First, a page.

7. 7
  8. 8
  9. 9
    Baud says:

    @Major Major Major Major: Not you, silly. Nate!

  10. 10
    Adam L Silverman says:


    Sorry to Bigfoot you, but I put a link up to the live feed of the meshugas in Chicago.

    Also, will you be on The Big Bang Theory?

  11. 11
    Elizabelle says:

    @Baud: You are marvelous to notice. Exercising that “constituent service” muscle.

    I’ve been kind of Trumped out. Have been lurking.

  12. 12
    Tom Levenson says:

    @Adam L Silverman: No worries. B-J-ers can multitask.;-)

    Big Bang Theory? I’m more of a CMB guy myself…

  13. 13
    Baud says:

    @Elizabelle: If you’re going to lurk, you might as well participate.

  14. 14

    @Baud: Oh thank god, I was worried I had been insufficiently angry at Hillary again for a second.

  15. 15
    Baud says:

    @Major Major Major Major: In some circles, there’s no such thing.

  16. 16

    @Baud: As a white male in San Francisco, trust me, I know.

  17. 17
    Steeplejack says:

    @Tom Levenson:

    What is CMB?

  18. 18
    Tom Levenson says:

    @Steeplejack: Cosmic Microwave Background — a flash of light from a particular event within the big bang’s sequence.

  19. 19
    Elizabelle says:

    @Baud: Betty Cracker has been speaking for me!

    Drawing better, too. And I got no chickens. Yet.

  20. 20
    debbie says:


    Please share if he provides a way to get past the first page. I’ve tried several times.

  21. 21
    chromeagnomen says:

    damnit, you better not be older than i am. i just checked that festival site and saw your mug shot. i may be in Va next week, and, if so, will try to attend.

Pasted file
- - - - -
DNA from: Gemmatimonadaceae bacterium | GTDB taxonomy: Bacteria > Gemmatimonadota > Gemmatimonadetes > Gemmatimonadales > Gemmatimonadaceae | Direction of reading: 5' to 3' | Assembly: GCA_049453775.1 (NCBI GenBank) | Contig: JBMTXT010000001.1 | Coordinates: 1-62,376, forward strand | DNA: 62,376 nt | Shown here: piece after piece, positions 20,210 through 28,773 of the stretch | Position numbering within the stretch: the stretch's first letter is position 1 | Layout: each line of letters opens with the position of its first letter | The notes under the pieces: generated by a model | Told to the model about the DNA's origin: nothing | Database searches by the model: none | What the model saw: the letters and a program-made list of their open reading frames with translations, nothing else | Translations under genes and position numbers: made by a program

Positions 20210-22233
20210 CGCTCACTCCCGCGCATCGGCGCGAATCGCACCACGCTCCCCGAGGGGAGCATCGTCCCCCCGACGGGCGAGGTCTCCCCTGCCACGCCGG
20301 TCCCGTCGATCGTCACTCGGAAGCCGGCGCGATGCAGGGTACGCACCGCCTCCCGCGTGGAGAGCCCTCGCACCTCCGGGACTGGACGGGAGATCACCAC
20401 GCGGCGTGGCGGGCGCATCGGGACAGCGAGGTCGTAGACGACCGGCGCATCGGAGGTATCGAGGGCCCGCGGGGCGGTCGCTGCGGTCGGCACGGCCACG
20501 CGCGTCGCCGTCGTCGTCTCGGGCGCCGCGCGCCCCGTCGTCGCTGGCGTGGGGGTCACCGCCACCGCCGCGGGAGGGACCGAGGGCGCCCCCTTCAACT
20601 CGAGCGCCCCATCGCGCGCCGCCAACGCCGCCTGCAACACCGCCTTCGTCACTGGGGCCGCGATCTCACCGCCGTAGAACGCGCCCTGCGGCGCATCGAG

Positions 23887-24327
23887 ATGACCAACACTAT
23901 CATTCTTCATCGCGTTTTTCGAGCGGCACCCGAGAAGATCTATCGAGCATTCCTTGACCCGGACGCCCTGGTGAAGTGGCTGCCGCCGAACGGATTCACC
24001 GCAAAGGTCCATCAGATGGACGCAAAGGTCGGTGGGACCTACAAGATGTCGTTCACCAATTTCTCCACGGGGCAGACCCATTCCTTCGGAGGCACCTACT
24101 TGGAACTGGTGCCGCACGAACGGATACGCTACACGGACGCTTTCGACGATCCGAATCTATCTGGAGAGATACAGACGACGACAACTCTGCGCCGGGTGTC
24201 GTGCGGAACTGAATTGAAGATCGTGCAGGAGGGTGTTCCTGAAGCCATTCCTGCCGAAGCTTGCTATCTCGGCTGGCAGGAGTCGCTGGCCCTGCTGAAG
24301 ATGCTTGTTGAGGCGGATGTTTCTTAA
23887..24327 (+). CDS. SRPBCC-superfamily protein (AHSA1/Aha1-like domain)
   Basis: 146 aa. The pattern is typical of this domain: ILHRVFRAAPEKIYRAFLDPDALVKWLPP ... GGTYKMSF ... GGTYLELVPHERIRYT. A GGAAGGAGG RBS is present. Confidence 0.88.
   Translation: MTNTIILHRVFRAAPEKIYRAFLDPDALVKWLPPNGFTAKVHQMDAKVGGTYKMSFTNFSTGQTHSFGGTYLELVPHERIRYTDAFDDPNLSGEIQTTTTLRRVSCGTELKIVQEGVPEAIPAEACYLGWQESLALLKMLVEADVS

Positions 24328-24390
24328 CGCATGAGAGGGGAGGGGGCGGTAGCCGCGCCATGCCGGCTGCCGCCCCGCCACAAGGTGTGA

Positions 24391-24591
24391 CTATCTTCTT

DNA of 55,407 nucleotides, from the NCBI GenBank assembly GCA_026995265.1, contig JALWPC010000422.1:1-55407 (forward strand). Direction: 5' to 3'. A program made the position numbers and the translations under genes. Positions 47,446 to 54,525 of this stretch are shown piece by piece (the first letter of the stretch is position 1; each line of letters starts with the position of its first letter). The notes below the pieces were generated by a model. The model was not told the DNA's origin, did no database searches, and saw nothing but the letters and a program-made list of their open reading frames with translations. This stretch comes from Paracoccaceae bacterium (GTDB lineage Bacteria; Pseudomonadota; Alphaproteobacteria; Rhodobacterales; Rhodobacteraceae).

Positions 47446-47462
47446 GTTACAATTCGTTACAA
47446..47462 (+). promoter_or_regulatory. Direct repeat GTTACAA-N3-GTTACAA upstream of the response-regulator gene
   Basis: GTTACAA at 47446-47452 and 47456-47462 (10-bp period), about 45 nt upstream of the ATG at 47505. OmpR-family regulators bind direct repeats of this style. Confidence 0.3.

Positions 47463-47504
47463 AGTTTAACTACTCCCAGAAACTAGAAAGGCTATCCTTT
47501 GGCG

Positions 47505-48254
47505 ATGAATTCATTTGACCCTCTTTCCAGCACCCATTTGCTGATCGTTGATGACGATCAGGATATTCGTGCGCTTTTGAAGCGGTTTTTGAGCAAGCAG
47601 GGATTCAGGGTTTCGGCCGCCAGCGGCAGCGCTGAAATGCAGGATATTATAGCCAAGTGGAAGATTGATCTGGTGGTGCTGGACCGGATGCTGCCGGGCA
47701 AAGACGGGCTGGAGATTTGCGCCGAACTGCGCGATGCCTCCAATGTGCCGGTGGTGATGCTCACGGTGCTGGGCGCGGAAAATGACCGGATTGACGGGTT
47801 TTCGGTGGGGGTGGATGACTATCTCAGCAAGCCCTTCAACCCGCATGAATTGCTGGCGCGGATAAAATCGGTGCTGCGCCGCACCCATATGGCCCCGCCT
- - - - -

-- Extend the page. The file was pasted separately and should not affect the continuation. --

22. 22
    Elizabelle says:

    @debbie: I will.

    Maybe one has to start the book a few pages in and then get back to it. Billy Budd looks like a snorefest too.

    Was paging through Philbrick’s book, and he said Melville was not appreciated in his own time; that the book gained popularity as the era it depicted had passed.

    Plus, now we’re all rooting for the whales…

  23. 23
    JCT says:

    The Tucson Festival of Books is all sorts of awesome – I’ll drop by and say hi!

  24. 24
    burnspbesq says:

    Did a bunch of fiction reading on two recent cross-country trips: Walter Mosely, “Tom Clancy,” and finished the fascinating Imperial Radch sci-fi trilogy.

    Now in geek mode, reading “The Future of Law and Economics,” by Judge Guido Calabresi.

  25. 25
    Miss Bianca says:

    Oh, so the Humboldt book is good? It is on Mt To-Be-Read.

  26. 26
    Miss Bianca says:


    I always thought “Zodiac” would be a *hell* of a movie…

  27. 27
    Steeplejack says:

    I am reading Hour of the Wolf (original title: Carambole), the latest in Håkan Nesser’s excellent crime fiction series featuring Inspector Van Veeteren. Highly recommended: start with Mind’s Eye and Borkmann’s Point.

    After that I’m on to Lisa Randall’s Dark Matter and the Dinosaurs: The Astounding Interconnectedness of the Universe. Don’t know much about it, but a reliable friend recommended it.

  28. 28
    Tom Levenson says:

    @Miss Bianca: It’s more interesting than good, to be honest. There’s lots of stuff in it that I’m happy to learn, but I can’t say that it’s a terribly gripping read, and to be yet more blunt, I think the analysis, both of history writ large and history of science in particular is not that deep. I’m learning a lot, but it’s more info than insight, if you see what I mean. Which is to say, I’m enjoying the book and it gives me stuff I value. It’s just not a book I can recommend without reservation.

  29. 29

    Applause for spelling Tucson correctly. I do get tired of the idjits who transpose the “s” and the “c.”

  30. 30
    Calliope Jane says:

    Aww, the year I’m not there. I’m sorry to miss those panels, too (especially the one on science writing). Enjoy the nice and warm Tucson weather! :)

  31. 31
    Prescott Cactus says:


    Are you doing any events / signings in Phoenix area this weekend ?

    Better late than never to ask ?